The UN and others have estimated that 50-80 per cent of actions needed to tackle climate change will need to take place at the sub-national and regional level and we know that we have a major debt to pay from Wales because we were a high-carbon nation, disproportionately so in the context on the industrial revolution. Although our contribution is now proportionally low we feel we should be leading the way in showing other nations what can be done.
TL: Why are you continuing to support opencast coal mining in Wales?
JD: I don't think it would be fair to say the government continues to support it. Anyone can make a planning application at any time and any application that is agreed by government at any time is according to the process and guidelines that operate at that time. I, in my time as minister, have never taken a planning decision in relation to opencast. One has not come in front of me. I've also amended our mineral planning guidance to make sure there is a greater weight attached to environmental considerations.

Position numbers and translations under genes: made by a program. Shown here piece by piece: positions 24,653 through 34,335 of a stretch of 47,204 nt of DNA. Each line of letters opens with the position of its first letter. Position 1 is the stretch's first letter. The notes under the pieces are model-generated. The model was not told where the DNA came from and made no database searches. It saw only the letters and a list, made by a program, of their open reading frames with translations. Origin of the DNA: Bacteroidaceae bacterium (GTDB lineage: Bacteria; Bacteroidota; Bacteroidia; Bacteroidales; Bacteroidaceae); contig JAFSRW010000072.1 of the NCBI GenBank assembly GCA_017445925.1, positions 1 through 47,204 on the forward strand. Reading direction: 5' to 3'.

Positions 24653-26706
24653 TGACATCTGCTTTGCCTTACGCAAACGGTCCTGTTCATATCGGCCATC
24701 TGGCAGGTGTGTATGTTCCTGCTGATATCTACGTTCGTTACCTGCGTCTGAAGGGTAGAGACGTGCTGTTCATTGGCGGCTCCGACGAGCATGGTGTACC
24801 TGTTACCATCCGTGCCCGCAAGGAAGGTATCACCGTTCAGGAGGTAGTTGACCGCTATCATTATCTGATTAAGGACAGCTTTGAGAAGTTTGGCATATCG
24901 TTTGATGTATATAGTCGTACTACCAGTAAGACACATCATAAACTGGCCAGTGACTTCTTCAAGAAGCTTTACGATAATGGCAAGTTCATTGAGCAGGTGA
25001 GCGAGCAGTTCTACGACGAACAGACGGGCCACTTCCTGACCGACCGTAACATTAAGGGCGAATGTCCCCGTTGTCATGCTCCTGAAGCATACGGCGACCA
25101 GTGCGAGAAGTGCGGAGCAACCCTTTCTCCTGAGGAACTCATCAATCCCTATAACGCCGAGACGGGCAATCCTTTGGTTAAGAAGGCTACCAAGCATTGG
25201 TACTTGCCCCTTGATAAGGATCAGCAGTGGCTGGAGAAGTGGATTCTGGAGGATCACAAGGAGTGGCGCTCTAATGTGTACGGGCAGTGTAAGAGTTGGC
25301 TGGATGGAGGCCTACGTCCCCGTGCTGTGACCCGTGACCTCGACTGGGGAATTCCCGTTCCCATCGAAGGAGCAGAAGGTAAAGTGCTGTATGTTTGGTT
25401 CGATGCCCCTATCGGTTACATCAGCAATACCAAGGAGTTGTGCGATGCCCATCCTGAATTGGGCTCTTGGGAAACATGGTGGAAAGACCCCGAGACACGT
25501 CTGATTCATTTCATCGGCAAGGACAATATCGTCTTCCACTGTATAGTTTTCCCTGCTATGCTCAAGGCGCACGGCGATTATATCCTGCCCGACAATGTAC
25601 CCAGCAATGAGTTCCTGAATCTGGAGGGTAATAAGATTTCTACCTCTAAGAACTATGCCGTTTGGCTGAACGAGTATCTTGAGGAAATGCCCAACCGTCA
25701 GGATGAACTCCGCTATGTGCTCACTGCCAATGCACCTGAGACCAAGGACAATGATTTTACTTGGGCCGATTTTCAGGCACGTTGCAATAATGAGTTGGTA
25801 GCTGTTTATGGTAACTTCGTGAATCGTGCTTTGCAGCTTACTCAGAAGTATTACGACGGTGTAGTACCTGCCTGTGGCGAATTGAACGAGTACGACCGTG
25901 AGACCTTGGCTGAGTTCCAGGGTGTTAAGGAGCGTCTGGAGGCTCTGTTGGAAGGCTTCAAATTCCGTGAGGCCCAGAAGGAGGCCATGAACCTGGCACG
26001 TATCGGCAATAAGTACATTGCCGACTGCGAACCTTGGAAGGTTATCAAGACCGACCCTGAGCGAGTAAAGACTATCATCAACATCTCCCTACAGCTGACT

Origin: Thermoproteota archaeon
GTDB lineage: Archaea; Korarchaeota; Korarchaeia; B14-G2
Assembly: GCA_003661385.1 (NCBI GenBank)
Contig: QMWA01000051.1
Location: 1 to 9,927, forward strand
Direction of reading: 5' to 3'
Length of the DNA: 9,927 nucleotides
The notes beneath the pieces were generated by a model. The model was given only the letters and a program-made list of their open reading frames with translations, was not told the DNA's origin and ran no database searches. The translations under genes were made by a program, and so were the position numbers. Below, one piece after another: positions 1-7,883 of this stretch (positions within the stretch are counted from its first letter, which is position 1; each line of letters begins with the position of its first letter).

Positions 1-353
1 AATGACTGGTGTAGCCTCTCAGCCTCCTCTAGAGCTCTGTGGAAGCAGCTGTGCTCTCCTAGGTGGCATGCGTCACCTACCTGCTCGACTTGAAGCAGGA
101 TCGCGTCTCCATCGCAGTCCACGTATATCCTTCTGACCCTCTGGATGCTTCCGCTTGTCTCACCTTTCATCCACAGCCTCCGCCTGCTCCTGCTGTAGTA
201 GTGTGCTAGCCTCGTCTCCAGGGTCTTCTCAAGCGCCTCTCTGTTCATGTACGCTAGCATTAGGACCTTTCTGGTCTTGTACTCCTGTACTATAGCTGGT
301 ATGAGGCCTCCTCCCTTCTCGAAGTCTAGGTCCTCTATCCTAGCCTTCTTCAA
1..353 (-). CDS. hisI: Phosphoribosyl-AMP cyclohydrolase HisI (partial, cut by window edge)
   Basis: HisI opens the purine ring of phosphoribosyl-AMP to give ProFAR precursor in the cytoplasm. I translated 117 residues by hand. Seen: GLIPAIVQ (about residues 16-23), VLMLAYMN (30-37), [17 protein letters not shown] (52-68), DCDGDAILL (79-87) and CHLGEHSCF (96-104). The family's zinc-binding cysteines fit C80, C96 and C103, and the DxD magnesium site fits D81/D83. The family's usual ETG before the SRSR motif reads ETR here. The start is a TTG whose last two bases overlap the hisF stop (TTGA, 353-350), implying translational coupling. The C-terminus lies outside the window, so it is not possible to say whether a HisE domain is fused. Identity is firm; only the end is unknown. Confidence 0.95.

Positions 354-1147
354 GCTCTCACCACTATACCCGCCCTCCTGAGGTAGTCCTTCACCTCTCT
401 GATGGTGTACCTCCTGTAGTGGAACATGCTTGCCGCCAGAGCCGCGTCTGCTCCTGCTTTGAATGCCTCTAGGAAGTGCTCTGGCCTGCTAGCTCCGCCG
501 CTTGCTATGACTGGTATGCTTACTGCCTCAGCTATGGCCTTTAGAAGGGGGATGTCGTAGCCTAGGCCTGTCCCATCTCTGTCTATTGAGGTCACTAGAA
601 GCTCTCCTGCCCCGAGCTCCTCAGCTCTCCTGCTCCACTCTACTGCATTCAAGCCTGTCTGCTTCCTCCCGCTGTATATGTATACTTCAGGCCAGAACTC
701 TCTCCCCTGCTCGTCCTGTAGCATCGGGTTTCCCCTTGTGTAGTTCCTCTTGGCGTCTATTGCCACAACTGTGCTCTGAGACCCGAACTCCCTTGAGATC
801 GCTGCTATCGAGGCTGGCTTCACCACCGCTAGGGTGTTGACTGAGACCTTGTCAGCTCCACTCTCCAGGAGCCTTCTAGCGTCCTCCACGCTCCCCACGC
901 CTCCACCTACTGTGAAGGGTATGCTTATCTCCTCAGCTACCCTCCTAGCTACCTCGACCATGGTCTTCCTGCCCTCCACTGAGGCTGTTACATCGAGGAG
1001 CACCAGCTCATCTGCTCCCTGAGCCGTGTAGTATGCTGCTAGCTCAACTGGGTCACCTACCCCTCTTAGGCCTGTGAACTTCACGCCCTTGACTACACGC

I think it is important to note that we are looking to dramatically change our energy system in terms of moving towards renewable energy and we know in Wales we have many opportunities as we are already an exporter in terms of energy and we plan to produce twice as much as we consume by 2025. But until then there will still be a need to use fossil fuels.
I want to move as quickly as possible to that scenario but we don't hold the powers on renewable energy, they're held in Westminster.
TL: So is Westminster holding back Wales's ambitions?